We spoke with Naff:
I made the decision...Basically, my concern is that he has a huge credibility problem, for obvious reasons, and if a member of my staff lied about their identity, lied about their name, lied to their editors, lied to their sources, I would fire them. I wouldn't publish them.
And this has nothing to do with his political beliefs. Our oped pages will always be open to members of the community of all political stripes. I will be reaching out to different conservative voices to get those folks inside the paper...Their views will be reflected in our pages, but I just think we can find better people to represent those views.
"I did not want to be identified as being gay, and it was the safe place to be," McGreevey said Tuesday in an interview with The Associated Press. "I wanted to embrace the antagonist. I wanted to be against it. That's the absurdity."
It's not absurd, really -- it's dangerous. People who cannot think clearly about their own sexuality in this vein have no business deciding for those of us who have reconciled that truth what our rights should be.
That's the price we have been paying for the political closet, where politicians and lobbyists have personal demons that manifest themselves in virulently anti-gay voting records and advocacy and off-hours cruising. Look at former Virginia Congressman Ed Schrock from an earlier post (after the flip)...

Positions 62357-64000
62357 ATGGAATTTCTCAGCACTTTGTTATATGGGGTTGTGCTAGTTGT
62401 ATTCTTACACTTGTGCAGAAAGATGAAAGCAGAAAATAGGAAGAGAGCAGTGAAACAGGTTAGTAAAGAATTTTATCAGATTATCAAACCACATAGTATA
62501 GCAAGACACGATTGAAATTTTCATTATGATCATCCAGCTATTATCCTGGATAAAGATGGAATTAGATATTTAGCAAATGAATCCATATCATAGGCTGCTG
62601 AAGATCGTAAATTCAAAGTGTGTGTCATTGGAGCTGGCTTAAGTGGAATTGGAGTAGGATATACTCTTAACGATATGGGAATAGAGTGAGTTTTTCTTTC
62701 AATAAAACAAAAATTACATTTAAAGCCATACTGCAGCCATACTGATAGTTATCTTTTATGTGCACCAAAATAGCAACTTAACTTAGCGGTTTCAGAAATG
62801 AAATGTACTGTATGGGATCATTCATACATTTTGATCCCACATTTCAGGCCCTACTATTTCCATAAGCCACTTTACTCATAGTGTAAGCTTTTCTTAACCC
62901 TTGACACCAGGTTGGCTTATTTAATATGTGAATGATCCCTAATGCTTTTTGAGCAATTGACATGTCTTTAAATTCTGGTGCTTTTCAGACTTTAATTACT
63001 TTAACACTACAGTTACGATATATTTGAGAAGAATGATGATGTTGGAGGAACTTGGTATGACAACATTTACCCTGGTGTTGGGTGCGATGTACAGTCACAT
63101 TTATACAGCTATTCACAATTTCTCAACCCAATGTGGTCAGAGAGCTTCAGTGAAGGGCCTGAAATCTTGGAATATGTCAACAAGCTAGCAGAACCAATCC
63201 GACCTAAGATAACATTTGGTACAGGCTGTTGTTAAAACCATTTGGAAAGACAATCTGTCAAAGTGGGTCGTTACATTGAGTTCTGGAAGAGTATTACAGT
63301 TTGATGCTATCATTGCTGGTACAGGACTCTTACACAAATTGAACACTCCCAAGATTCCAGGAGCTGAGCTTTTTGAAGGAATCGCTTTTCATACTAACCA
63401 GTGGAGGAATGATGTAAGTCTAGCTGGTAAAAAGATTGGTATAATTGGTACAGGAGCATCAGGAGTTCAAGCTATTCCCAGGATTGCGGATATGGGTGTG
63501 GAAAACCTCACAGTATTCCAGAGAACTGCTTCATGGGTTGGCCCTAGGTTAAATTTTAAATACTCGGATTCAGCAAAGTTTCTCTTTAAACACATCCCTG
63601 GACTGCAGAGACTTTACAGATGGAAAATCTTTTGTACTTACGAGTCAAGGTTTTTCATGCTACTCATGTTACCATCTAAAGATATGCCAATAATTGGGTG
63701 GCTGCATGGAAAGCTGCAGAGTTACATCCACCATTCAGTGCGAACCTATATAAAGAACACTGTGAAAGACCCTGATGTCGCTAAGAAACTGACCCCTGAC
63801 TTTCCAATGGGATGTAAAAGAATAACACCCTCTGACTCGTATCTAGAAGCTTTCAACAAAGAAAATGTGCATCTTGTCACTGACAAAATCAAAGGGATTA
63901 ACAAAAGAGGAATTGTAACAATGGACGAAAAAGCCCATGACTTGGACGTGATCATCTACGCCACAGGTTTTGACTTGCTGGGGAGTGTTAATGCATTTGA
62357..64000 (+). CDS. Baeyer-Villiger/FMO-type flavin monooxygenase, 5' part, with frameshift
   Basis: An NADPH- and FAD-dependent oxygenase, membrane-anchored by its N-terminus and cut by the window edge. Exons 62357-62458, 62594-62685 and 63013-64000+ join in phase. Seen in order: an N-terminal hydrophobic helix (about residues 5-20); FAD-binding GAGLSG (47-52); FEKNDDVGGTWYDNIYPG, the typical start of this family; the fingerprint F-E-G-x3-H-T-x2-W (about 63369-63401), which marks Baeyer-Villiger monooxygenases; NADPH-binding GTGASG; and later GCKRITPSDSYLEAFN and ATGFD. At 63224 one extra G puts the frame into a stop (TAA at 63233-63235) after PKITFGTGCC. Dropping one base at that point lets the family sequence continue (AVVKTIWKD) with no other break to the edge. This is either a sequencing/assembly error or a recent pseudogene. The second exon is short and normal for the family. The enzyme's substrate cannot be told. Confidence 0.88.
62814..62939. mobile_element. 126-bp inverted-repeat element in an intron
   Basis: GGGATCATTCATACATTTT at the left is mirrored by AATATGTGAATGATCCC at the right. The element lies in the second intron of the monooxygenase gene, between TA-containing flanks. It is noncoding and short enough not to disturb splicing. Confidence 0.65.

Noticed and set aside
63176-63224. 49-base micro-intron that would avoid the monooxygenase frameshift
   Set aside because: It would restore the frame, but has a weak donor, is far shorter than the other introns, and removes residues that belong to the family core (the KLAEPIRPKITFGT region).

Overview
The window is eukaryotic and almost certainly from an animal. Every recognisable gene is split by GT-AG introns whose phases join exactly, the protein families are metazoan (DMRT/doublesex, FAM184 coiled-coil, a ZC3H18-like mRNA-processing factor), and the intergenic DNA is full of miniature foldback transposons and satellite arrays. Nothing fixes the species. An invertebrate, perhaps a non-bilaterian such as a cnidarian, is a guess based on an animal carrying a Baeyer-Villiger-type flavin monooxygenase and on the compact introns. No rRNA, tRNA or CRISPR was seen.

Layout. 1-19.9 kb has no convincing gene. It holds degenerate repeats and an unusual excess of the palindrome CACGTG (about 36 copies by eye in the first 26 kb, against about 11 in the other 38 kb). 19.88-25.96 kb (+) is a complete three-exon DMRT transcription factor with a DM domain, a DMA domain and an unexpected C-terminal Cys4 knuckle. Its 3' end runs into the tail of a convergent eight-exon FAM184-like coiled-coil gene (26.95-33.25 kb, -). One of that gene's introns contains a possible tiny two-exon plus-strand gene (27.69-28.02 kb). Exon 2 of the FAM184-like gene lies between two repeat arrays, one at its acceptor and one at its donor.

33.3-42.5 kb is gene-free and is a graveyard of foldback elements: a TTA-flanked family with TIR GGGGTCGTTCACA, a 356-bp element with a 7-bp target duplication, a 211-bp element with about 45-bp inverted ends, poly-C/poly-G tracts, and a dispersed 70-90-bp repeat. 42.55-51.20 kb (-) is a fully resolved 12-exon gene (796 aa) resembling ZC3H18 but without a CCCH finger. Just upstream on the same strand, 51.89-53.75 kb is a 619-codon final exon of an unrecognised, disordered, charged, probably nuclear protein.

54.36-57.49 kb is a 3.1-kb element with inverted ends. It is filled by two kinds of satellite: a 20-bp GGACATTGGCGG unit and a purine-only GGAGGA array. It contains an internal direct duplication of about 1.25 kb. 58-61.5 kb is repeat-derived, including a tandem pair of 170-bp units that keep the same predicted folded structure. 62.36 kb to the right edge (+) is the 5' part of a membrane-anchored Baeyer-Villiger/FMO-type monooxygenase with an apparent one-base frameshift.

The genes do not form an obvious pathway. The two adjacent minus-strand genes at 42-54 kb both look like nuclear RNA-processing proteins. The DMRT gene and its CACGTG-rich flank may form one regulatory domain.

This race is getting hotter. The National Republican Senatorial Committee just plunked down nearly a million bucks to target Claire McCaskill, the Dem challenger to increasingly endangered GOP Senator Jim Talent. Records just filed with the Federal Election Commission show that the NRSC yesterday dumped $836,379 into the race, almost all of it for ads. Get ready for slime time.
Talent is desperate. He spent a big chunk of money on early TV ads and all he got for it was a slight bounce that soon went flatter than a dead possum. The most recent Rasmussen poll shows McCaskill having taken a three point lead over Talent, a neat reversal of their standings back in August. This race is still incredibly close, but we've seen now that more money isn't going to help Talent. It can only help Claire.
Unfortunately, this one isn’t from The Onion, but the WaPo: